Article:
I love to read just about anything, as long as it's fiction. I read for me - that means I read what I want, when I want. My reviews tend to mostly be based on how I'm able to personally connect with the story/characters. They are not intended to influence someone to read, or not read, a particular book. I always encourage people to take a chance and make up your own mind.
Oh, and I love chocolate.
In case you haven't heard of this book or looked up the synopsis -- this is an unconventional love story. Our 'hero', Kellen, meets our 'heroine', Wavy, when he's somewhere around 21 and she's about 8. It's basically love at first sight for both of them.
Now let me be clear. I in NO WAY support or condone pedophilia. It's disturbing to me on many levels, and not just because I have an 11-year-old daughter. Many people believe that Kellen in this book is a pedophile and that this book is about sexualizing children.
I don't agree.
Pedophiles prey on children. They exploit them and do emotional and physical harm. I believe pedophiles have a mental imbalance and need help. My impression is that they don't believe what they are doing is wrong, or if they do then they don't care and blame it on not being able to control themselves.
Now let's look at Kellen and Wavy. Oh dear, what a complex situation. Wavy's parents are drug dealers/users and couldn't care less about her. They DO abuse her -- both emotionally and physically. It's no wonder she developed a crush on the first adult who showed care for her. Kellen is not the brightest bulb in the pack and has is own issues. But for some reason, he sees Wavy and feels compelled to take care of her. A relationship develops. Not sex -- a relationship. Now, as Wavy gets older the relationship does take on a more mature turn. I won't go into more detail for the sake of spoilers.
What I loved about this book was the fact that it made me question everything. It made me constantly ask myself, "Am I OK with this?" It also made me wonder if I would have felt differently about certain things if Wavy had a more stable home life.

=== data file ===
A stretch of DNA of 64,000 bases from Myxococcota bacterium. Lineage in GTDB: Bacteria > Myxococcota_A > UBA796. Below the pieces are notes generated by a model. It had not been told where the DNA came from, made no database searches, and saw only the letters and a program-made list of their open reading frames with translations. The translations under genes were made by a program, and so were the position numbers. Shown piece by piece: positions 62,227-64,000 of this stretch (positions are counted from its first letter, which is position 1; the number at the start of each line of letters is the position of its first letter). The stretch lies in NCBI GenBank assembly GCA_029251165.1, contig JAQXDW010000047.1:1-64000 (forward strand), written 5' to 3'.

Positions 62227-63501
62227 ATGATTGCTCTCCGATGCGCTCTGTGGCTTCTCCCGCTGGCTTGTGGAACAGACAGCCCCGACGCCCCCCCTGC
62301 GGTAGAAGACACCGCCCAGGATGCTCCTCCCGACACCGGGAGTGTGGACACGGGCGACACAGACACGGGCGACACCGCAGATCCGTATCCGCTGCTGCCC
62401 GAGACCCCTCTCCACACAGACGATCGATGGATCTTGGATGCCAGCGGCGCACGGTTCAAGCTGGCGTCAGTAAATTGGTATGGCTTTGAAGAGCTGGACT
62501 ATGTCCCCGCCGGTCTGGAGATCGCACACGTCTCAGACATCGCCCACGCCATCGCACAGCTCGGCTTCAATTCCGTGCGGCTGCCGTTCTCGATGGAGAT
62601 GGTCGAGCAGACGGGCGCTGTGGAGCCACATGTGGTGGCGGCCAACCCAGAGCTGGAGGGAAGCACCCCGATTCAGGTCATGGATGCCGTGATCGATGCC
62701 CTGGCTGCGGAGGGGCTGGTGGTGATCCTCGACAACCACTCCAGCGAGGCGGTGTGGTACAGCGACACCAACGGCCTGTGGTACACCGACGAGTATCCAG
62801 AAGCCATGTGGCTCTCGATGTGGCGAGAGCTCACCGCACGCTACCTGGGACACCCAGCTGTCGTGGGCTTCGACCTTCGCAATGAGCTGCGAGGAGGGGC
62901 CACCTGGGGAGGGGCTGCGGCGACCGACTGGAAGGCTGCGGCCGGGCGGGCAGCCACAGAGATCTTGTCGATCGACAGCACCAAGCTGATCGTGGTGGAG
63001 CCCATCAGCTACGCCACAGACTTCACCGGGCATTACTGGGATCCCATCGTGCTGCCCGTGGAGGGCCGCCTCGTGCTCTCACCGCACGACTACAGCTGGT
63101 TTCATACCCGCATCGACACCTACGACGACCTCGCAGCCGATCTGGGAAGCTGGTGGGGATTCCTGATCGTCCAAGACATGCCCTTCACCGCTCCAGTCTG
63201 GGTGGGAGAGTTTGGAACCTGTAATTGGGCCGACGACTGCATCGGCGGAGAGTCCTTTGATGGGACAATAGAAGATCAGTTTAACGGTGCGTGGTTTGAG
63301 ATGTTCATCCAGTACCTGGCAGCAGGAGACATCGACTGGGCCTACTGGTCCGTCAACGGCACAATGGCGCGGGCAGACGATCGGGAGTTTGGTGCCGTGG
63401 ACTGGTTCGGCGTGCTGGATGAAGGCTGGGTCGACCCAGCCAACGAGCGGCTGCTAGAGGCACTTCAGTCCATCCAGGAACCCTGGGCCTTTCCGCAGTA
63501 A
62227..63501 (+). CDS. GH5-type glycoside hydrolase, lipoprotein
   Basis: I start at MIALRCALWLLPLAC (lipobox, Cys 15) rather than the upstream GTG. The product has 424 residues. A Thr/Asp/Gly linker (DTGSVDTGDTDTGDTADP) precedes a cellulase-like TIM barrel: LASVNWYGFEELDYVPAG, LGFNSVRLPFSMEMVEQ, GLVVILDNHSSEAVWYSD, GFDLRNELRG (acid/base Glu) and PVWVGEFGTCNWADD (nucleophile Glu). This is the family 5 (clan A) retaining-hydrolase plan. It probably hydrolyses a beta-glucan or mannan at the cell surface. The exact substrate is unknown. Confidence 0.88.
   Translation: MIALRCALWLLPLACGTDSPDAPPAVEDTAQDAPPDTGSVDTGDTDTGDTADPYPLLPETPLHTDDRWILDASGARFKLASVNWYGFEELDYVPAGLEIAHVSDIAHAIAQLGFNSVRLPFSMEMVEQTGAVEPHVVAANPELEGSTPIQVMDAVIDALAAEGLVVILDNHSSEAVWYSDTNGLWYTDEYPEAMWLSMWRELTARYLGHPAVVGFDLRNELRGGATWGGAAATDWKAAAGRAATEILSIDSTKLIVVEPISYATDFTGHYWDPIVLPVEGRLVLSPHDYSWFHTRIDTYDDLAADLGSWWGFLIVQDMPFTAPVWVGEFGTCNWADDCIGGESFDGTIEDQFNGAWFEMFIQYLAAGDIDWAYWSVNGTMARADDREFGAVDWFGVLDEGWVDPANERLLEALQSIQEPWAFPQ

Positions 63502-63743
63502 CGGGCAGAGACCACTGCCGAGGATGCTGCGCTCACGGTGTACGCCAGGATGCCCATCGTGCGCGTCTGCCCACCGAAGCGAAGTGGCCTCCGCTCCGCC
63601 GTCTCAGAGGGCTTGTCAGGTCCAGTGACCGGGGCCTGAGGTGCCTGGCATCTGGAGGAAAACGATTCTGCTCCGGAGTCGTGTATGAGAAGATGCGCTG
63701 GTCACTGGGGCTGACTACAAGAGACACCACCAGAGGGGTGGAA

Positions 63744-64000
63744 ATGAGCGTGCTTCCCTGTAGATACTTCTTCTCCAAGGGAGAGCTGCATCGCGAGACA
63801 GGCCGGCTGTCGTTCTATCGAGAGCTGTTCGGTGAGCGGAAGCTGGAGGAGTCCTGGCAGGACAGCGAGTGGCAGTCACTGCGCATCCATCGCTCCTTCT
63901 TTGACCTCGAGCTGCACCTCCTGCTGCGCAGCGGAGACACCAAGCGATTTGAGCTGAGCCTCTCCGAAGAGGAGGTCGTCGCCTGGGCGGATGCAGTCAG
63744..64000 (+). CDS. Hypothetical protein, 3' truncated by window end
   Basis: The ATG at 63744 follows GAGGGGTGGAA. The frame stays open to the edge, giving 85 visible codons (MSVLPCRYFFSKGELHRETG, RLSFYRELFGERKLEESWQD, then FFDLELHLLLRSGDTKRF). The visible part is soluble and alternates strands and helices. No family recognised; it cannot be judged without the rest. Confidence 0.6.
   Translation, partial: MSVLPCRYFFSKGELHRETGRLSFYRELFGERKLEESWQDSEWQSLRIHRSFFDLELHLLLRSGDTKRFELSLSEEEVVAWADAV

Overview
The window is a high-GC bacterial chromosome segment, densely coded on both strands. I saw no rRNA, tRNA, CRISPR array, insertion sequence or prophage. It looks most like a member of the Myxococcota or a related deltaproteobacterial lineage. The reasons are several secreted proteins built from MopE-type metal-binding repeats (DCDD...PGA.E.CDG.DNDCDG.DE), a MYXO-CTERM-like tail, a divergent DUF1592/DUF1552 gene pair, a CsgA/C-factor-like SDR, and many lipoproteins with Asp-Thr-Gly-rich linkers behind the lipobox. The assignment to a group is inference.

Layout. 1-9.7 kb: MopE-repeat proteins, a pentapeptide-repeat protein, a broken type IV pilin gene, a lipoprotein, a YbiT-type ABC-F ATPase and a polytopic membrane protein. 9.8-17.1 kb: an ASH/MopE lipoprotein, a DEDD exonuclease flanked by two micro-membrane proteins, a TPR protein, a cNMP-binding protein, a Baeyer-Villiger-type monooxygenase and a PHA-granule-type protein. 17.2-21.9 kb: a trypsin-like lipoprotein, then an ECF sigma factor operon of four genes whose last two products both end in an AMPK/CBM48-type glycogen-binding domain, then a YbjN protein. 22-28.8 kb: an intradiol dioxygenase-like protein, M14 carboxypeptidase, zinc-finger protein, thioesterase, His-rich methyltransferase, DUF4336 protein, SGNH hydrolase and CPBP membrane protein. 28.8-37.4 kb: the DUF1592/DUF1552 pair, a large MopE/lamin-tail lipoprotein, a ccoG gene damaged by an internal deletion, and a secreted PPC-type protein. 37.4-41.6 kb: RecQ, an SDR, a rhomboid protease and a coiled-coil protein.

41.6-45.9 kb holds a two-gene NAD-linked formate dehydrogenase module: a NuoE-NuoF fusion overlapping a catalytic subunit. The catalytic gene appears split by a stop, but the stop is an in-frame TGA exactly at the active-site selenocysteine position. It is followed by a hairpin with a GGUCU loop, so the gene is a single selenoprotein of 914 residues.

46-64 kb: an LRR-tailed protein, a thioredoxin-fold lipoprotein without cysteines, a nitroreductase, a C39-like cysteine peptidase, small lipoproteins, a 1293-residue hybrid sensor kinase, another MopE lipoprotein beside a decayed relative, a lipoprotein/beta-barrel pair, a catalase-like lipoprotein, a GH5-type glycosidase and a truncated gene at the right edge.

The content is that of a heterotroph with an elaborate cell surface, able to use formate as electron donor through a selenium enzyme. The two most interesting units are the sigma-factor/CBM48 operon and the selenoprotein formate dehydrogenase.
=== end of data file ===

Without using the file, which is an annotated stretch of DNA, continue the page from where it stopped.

My high rating of this book is not because I think it's this romantic tale that made me go all starry-eyed. In fact, the relationship made me uncomfortable most of the time. But this book is well written and shows the reader a different side to a coin that most of us just want to be black on one side and white on the other.
I highly recommend others to read this book, but you have to have an open mind while doing it.
In I See You we have a situation where women are being stalked, and sometimes more, based on a new service that sells their commute details. The basic premise is that most of us do the same things every day (walk the dog at the same time on the same route, sit on the same seat in on the subway, etc.), which makes it easy for people to watch our movements and then use them to do harm.
I liked the concept of the book. I wouldn't say that it kept my heart pounding and it didn't make me look over my shoulder constantly, but it was an enjoyable book. I didn't guess the outcome, so I have to give props there. Although a part of me feels like it was a stretch and I'm not sure there was much justification for the 'who done it' other than to fool the reader. But it's fiction, so I'll allow it.
It often drifted back in time, sometimes in the middle of current dialogue, and that annoyed me. While I'm not at all a fan of the 'info dump' method, I think there could have been better ways to introduce some of the information without disrupting the flow of the story. For me, it detracted from the feeling of suspense I was hoping to have.
I've seen some comments from reviews that they enjoyed I Let You Go by the same author a bit more, so I'll give that one a shot too.
The Brutal Telling takes us back to Three Pines to investigate the murder of a hermit. I continue to be on the fence for this series, but I like the narrator and I've become accustomed to his style, so I do enjoy listening to the books.